By Jennifer M. Tharp
When voters went to the polls last November, most had at least heard of the controversy over the changes in voter registration laws. Due to repeals and delays, voters at the polls felt little effects from the actual laws. In states that still required some form of identification, such as Virginia, contested ballots numbered only in the hundreds. The primary difficulties resulted from unclear information, reduced early voting hours, and long lines at the polls. There was more concern in Florida over the elimination of early voting the Sunday before the election, which many churches had previously used to encourage their congregations to vote. Voters only temporarily avoided the issue, however, as the laws could gain a foothold for future elections. In Pennsylvania, for example, the state Supreme Court suspended the photo identification requirement until this year, 2013. In this context, the precedent of voter identification laws still merits further practical and historical investigation.
The controversy surfaced in 2011 when movements to prevent voter fraud began to succeed in proposing and passing state legislation that intended to ensure the legality of voters. The Brennan Center for Justice noted in its Election Update that forty-one states have introduced at least 180 bills since January 2011. According to Wendy Weiser and Diana Kasdan, twenty-five laws passed in nineteen states and represented approximately 231 electoral votes. These laws included measures such as ID requirements, proof of citizenship, registration limits, and reductions in early voting practices. All of these measures can make it exceedingly difficult for minorities, first time voters, students, the elderly, and the disabled to register and vote. These laws can be examined within a framework of the extent of voter fraud, the effects on voter eligibility nationwide, and past discriminatory voting practices.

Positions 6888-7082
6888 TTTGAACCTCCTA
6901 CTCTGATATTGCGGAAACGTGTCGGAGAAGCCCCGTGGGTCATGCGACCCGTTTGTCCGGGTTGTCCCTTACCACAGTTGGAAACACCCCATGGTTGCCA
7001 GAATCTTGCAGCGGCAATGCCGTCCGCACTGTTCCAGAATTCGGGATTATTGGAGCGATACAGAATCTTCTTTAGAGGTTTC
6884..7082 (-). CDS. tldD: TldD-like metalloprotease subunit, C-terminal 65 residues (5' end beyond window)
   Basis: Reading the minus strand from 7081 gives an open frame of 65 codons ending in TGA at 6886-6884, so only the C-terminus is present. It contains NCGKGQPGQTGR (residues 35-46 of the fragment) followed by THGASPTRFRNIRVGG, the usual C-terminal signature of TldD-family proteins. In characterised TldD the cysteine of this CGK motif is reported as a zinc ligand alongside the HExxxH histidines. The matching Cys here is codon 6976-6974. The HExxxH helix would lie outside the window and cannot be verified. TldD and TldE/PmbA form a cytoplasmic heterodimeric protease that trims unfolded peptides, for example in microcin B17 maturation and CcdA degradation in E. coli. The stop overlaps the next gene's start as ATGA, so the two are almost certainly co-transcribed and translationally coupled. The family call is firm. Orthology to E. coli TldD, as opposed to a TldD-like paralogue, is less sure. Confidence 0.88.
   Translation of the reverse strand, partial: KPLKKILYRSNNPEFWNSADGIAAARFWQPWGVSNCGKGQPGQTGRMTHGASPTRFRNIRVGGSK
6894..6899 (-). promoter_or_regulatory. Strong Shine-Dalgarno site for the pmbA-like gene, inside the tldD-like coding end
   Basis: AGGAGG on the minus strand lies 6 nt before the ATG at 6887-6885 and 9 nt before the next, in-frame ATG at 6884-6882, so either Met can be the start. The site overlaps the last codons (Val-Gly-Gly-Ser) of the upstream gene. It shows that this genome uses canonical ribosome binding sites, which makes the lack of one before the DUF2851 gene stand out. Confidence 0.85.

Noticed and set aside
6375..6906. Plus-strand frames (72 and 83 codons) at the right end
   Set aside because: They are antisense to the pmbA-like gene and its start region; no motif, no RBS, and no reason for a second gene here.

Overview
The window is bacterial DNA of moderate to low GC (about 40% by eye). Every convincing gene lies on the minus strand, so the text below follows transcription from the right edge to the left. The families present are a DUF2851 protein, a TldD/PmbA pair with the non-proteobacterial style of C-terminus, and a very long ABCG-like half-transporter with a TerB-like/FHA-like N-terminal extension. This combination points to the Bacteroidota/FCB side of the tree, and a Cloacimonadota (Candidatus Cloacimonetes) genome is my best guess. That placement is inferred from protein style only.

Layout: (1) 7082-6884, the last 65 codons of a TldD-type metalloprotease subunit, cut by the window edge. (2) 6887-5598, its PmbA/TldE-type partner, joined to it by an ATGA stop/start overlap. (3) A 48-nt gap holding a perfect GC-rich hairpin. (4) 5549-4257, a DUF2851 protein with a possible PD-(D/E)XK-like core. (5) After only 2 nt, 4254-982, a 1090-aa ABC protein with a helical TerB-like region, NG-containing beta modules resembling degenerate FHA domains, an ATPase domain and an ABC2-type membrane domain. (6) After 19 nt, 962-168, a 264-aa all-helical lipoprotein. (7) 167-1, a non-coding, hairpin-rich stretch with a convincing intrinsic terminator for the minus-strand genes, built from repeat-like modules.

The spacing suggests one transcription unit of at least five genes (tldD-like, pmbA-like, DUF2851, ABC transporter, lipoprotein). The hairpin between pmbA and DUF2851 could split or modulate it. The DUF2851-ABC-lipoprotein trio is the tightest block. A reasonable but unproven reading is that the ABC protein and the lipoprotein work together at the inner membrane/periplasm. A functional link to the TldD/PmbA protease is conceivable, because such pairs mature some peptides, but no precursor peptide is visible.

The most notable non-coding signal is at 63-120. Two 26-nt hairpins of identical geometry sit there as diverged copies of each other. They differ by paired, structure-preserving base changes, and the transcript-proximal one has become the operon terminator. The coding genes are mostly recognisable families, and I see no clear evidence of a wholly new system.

As the election approached, the extent of voter fraud became lost in the battleground of political parties. Conservative groups tended to support measures against voter fraud, whereas democratic groups argued that the laws disproportionately affected their voters. The question remained if these laws were truly necessary. Organizations like as True the Vote claimed they were and set up local grassroots chapters, recently accused of intimidating minority voters. According to Eric Lipton and Ian Urbina of the New York Times, however, a five year investigation of voter fraud by the Justice Department found little evidence of widespread voter abuse in 2007. Anyone who does commit voter fraud faces five years in prison and a fine of $10,000, which should serve as a deterrent. To provide two localized cases, the League of Women Voters of Minnesota found that only fourteen out of 2,800,000 voters (.0005 percent) in the 2004 election were fraudulent. In North Carolina, John DeLancy of the Voter Integrity Project challenged 500 registered voters he believed to be non-citizens. Of the 500, only three were not citizens, and only one had actually voted, as reported by Stephanie Saul for the New York Times. To be fair to both sides, there are legitimate concerns about the integrity of state voter registration lists. In February 2012, the Pew Center found that state voter lists contained more than 1.8 million deceased individuals, 2.8 million individuals registered in more than one state, and 12 million individuals with potentially flawed addresses.